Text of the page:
Just over a year after the release of his album, Set, Andy Brown comes back again in the mainstream music circles with a brand new 11-track offering.
The album, dubbed Chiwoko/The Silent Hand, marks the musician’s atonement with his former self at the birth of his creative genius.
The album is a collection of social commentary pieces that uncannily get one singing along all the same.
One such song is the title track of the album, which talks of the rampant corruption that is now deep-rooted in the core of our Zimbabwean society.
It is rich in lyrics yet it may also be one of the best instrument-wise on the album.
“The title track of the album, in fact the whole album, is just me telling the country about the general corruption that is going on everywhere.
“I am trying to give a reflection of our Zimbabwean society in a truthful way,” said Brown at the launch ceremony of the album at Metro Studios on Tuesday.
The talented guitarist and composer co-produced the album with Jairos Hambahamba and Isaac Chirwa at his studio Shakaza and at Chirwa’s new stable Sunshine Studios.
However, Chiwoko revives nostalgic memories of the Ilanga days when Brown, Cde Chinx, Busi Ncube and the late Don Gumbo were the “in-thing”.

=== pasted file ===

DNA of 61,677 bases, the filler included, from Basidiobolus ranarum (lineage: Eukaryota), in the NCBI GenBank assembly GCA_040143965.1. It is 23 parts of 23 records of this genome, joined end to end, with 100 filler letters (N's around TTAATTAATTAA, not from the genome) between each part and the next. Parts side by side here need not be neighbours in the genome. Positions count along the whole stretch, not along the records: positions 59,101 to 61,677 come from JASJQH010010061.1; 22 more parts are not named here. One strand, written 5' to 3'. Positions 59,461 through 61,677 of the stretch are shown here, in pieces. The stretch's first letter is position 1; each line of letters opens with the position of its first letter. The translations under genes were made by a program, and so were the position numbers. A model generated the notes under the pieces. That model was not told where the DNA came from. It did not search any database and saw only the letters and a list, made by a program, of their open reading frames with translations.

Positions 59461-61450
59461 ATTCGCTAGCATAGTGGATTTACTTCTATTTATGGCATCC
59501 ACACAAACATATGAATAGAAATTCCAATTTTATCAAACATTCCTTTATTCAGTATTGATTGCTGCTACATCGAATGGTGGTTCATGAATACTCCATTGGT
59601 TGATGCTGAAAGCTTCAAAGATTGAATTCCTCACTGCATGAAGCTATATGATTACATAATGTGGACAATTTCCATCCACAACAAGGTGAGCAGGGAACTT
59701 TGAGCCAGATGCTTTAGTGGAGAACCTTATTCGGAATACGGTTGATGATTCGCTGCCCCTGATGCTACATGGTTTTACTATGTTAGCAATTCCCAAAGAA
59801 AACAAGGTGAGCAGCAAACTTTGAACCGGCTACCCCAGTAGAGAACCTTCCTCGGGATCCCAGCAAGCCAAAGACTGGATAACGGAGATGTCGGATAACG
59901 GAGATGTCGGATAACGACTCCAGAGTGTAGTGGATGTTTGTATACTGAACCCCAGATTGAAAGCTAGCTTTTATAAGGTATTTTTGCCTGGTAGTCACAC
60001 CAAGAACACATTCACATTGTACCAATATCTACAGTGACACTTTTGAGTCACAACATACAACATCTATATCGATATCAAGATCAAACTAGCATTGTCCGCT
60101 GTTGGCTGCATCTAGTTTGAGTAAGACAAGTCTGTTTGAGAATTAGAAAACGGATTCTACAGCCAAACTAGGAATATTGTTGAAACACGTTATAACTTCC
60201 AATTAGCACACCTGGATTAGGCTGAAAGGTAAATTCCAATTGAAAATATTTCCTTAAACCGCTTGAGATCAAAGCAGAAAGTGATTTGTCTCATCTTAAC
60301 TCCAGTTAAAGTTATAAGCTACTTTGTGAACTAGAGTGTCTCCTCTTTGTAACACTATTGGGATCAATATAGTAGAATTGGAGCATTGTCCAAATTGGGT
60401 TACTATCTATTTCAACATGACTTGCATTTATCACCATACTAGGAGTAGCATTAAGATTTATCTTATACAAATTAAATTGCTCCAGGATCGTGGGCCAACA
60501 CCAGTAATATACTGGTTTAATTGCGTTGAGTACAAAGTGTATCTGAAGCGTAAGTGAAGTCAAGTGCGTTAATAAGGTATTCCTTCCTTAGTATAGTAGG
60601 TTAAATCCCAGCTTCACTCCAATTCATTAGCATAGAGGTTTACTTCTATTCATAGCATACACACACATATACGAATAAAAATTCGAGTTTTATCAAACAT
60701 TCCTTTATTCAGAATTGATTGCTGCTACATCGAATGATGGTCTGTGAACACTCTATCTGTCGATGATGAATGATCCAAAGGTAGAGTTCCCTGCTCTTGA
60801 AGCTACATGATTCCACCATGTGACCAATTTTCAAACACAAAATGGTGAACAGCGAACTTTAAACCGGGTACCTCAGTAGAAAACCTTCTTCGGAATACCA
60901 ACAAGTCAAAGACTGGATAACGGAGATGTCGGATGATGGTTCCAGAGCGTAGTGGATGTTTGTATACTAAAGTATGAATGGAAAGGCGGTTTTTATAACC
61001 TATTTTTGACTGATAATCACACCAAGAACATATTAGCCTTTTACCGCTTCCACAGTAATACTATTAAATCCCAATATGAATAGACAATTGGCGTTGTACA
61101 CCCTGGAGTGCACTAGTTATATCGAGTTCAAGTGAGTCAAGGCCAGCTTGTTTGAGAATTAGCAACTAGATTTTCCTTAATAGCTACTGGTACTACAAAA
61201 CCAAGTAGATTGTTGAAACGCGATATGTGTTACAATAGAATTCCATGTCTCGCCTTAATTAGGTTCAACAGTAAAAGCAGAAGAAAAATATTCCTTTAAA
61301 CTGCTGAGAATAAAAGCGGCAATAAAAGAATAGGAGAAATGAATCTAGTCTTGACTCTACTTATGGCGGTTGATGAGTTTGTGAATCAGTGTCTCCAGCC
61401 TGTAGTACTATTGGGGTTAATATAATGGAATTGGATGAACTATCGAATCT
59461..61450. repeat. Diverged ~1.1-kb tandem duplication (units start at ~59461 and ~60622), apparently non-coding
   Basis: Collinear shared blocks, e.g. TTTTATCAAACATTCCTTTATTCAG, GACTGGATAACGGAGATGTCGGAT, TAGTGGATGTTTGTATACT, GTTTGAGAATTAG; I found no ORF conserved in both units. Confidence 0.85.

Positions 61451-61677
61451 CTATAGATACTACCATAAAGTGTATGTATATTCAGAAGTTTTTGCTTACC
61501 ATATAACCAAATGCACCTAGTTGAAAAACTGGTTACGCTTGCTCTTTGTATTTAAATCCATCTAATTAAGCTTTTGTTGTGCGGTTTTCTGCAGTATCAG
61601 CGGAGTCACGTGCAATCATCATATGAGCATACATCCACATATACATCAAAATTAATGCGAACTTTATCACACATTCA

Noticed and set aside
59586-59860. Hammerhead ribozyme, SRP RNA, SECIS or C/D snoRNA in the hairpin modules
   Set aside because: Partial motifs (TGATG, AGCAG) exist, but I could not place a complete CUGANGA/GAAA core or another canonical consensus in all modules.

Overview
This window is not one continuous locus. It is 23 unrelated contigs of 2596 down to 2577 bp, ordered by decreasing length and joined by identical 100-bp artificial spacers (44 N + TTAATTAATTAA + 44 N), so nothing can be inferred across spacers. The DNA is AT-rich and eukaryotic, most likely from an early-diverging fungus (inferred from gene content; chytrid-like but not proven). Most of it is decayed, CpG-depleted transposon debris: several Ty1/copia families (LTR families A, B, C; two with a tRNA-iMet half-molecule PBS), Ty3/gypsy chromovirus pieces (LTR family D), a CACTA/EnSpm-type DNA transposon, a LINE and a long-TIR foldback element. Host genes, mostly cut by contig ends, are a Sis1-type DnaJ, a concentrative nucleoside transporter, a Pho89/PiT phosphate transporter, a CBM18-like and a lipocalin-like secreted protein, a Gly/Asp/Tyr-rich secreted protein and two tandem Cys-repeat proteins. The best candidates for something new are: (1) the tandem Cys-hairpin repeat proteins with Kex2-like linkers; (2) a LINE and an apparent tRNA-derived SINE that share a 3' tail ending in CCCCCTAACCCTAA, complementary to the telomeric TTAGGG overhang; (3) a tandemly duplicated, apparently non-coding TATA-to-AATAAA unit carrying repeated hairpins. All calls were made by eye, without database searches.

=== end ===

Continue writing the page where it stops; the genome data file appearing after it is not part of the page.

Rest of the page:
The album also carries some songs that are on the 52-year-old’s previous albums, but have been redone so as to be aligned to the artiste’s new feel of music, and such songs include Zindoga, Many Cows/Lobola and Tichangoshaina.
“I’ve redone some of the songs from my previous albums properly, they are songs I feel sound better now with the new feel I have attained over the years,” he said.
On the album Brown infuses some contemporary elements in his music, both from home and the region, where the artiste commands a strong following.
The mastery he carries on the guitar in Alexio Kawara’s Shaina is highly reinforced by a strong and firm guitar sound reverberating from this new offering.
Brown started his professional music career after joining Ilanga in 1986, then led by Cde Chinx and included Gumbo and Ncube.
Three years later, Brown left Ilanga to form his own group, The Storm, with which he recorded a series of successful albums.